A. Motion Standard: Rule 12(b)(6)

         Under Federal Rule of Civil Procedure 12(b)(6), a party may move to dismiss a claim upon which relief cannot be granted. The court's function on a Rule 12(b)(6) motion is not to weigh potential evidence that the parties may present at trial but to assess whether a party's allegations are legally sufficient to state a claim upon which relief can be granted. Dubbs v. Head Start, Inc., 336 F.3d 1194, 1201 (10th Cir. 2003).

         A complaint must contain “a short and plain statement of the claim showing that the pleader is entitled to relief.” Fed.R.Civ.P. 8(a). This standard “does not require ‘detailed factual allegations, ' but it demands more than an unadorned, the defendant-unlawfully-harmed-me accusation.” Ashcroft v. Iqbal, 556 U.S. 662, 678 (2009) (citing Bell Atl. Corp. v. Twombly, 550 U.S. 544, 555 (2007)). Where the allegations are merely “label and conclusions” or a “formulaic recitation of the elements of a cause of action, ” the plaintiff's claim will not survive a motion to dismiss. Twombly, 550 U.S. at 555.

         Moreover, “[a] complaint is subject to dismissal for failure to state a claim if the allegations, taken as true, show the plaintiff is not entitled to relief.” Jones v. Bock, 549 U.S. 199, 215 (2007). “If the allegations, for example, show that relief is barred by the statute of limitations, the complaint is subject to dismissal for failure to state a claim . . . .” Id.; see also Aldrich v. McCulloch Props., Inc., 627 F.2d 1036, 1041 n.4 (10th Cir. 1980) (“While the statute of limitations is an affirmative defense, when the dates given in the complaint make clear that the right sued upon has been extinguished, the plaintiff has the burden of establishing a factual basis for tolling the statute.”).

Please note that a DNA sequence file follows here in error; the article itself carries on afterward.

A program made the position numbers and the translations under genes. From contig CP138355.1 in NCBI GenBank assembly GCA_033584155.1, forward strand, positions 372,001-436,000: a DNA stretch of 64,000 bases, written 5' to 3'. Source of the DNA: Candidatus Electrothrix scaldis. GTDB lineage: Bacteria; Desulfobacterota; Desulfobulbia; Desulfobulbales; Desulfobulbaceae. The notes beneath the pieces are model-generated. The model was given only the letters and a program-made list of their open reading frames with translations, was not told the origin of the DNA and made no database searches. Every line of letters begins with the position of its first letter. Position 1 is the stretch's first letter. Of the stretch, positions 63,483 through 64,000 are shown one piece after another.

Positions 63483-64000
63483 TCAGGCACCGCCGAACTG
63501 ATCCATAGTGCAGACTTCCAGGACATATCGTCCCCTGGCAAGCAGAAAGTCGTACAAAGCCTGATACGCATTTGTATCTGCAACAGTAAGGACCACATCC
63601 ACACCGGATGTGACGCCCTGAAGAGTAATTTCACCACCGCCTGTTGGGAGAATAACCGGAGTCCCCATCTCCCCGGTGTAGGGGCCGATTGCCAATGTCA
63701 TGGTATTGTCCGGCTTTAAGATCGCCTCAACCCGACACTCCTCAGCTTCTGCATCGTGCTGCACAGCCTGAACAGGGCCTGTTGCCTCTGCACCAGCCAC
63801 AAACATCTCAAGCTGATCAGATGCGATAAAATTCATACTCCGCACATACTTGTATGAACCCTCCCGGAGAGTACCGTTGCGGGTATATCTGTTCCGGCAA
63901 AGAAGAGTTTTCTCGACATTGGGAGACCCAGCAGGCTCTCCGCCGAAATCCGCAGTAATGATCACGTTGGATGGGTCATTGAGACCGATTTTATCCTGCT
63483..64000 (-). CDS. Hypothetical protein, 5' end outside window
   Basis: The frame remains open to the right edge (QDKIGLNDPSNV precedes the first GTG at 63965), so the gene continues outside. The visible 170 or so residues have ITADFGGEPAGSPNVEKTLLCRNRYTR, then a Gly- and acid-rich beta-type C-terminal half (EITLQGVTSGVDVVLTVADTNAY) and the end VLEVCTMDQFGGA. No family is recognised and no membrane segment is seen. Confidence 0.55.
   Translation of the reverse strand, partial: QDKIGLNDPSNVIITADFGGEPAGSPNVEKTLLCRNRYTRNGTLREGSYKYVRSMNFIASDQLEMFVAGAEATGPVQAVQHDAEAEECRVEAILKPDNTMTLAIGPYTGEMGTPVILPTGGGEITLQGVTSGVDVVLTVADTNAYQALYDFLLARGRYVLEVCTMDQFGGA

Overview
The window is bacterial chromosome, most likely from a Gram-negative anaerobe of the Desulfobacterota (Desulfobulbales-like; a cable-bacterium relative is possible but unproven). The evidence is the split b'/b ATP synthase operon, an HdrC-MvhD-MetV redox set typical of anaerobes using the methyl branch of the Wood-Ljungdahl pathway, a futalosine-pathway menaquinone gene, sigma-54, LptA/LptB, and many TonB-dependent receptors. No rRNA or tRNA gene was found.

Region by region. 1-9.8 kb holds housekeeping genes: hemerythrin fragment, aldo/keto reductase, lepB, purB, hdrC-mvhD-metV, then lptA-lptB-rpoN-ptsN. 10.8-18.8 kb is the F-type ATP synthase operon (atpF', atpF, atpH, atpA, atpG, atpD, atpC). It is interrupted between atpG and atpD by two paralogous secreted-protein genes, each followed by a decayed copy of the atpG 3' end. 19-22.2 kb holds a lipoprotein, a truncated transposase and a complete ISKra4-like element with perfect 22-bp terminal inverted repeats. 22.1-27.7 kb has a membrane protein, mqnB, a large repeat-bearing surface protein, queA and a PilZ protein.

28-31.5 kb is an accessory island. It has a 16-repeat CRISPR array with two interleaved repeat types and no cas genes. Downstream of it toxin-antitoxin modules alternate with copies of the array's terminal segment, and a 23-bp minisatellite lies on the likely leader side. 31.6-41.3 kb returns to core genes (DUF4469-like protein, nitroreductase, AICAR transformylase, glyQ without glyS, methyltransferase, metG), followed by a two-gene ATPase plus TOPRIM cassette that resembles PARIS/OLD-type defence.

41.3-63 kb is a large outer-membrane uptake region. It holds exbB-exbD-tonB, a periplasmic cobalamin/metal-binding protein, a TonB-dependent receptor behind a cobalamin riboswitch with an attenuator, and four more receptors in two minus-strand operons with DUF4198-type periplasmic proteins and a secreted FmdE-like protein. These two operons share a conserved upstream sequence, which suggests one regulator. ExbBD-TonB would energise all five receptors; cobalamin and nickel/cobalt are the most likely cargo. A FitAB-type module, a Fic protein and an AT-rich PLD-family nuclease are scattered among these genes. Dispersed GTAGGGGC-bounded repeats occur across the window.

B. The First Cause of Action: Direct False Claims Under 31 U.S.C. § 3729

         Mr. Tracy alleges that “Defendants knowingly presented or caused to be presented a false or fraudulent claim to an officer or employee of the United States Government-or to a contractor, grantee, or other recipient-in order to induce disbursement of $1.846 million in federal funds, ” Third Am. Compl. ¶ 502, and that “Defendants knowingly made, used, or caused to be made or used, a false record or statement to get a false or fraudulent claim paid or approved by the United States Government-or by a contractor, grantee, or other recipient-in order to induce disbursement of $1.846 million in federal funds, ” Third Am. Compl. ¶ 507. Specifically, the District and its co-conspirators “made misrepresentations to the federal government or its agents that induced the federal government or its agents to disburse the $1.846 million loan.” Third Am. Compl. at 8. “On or about September 29, 2004, [the District] received the final disbursement of [the] . . . $1.846 million loan . . . .” Third Am. Compl. ¶ 40.

         The first cause of action is based on § 3729(a)(1)(A) and § 3729(a)(1)(B), which impose liability on any person who (A) “knowingly presents, or causes to be presented, a false or fraudulent claim for payment or approval” or (B) “knowingly makes, uses, or causes to be made or used, a false record or statement material to a false or fraudulent claim.” § 3729(a)(1)(A), (B). Section 3730(b)(1) provides that “[a] person may bring a civil action for ...